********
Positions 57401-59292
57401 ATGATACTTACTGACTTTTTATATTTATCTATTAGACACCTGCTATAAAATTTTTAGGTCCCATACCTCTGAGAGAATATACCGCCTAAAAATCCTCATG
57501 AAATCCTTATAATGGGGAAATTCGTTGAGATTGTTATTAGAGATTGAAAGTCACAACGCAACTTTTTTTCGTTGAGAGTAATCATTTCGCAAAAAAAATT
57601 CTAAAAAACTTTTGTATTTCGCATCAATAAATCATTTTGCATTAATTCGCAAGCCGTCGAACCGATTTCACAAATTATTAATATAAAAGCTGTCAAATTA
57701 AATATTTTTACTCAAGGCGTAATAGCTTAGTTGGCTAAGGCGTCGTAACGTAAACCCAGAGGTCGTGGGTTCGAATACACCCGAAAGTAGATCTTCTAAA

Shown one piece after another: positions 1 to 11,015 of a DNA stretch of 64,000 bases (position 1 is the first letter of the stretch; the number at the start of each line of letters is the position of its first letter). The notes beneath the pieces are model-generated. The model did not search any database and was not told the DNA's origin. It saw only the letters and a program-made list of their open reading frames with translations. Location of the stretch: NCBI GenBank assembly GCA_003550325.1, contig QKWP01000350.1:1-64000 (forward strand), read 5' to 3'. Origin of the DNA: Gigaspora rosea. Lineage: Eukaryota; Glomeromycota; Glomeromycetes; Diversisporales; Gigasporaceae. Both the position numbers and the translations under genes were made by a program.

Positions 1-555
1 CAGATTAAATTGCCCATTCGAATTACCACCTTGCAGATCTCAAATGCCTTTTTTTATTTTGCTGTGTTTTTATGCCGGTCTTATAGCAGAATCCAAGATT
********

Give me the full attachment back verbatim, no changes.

Positions 57401-59292
57401 ATGATACTTACTGACTTTTTATATTTATCTATTAGACACCTGCTATAAAATTTTTAGGTCCCATACCTCTGAGAGAATATACCGCCTAAAAATCCTCATG
57501 AAATCCTTATAATGGGGAAATTCGTTGAGATTGTTATTAGAGATTGAAAGTCACAACGCAACTTTTTTTCGTTGAGAGTAATCATTTCGCAAAAAAAATT
57601 CTAAAAAACTTTTGTATTTCGCATCAATAAATCATTTTGCATTAATTCGCAAGCCGTCGAACCGATTTCACAAATTATTAATATAAAAGCTGTCAAATTA
57701 AATATTTTTACTCAAGGCGTAATAGCTTAGTTGGCTAAGGCGTCGTAACGTAAACCCAGAGGTCGTGGGTTCGAATACACCCGAAAGTAGATCTTCTAAA

Shown one piece after another: positions 1 to 11,015 of a DNA stretch of 64,000 bases (position 1 is the first letter of the stretch; the number at the start of each line of letters is the position of its first letter). The notes beneath the pieces are model-generated. The model did not search any database and was not told the DNA's origin. It saw only the letters and a program-made list of their open reading frames with translations. Location of the stretch: NCBI GenBank assembly GCA_003550325.1, contig QKWP01000350.1:1-64000 (forward strand), read 5' to 3'. Origin of the DNA: Gigaspora rosea. Lineage: Eukaryota; Glomeromycota; Glomeromycetes; Diversisporales; Gigasporaceae. Both the position numbers and the translations under genes were made by a program.

Positions 1-555
1 CAGATTAAATTGCCCATTCGAATTACCACCTTGCAGATCTCAAATGCCTTTTTTTATTTTGCTGTGTTTTTATGCCGGTCTTATAGCAGAATCCAAGATT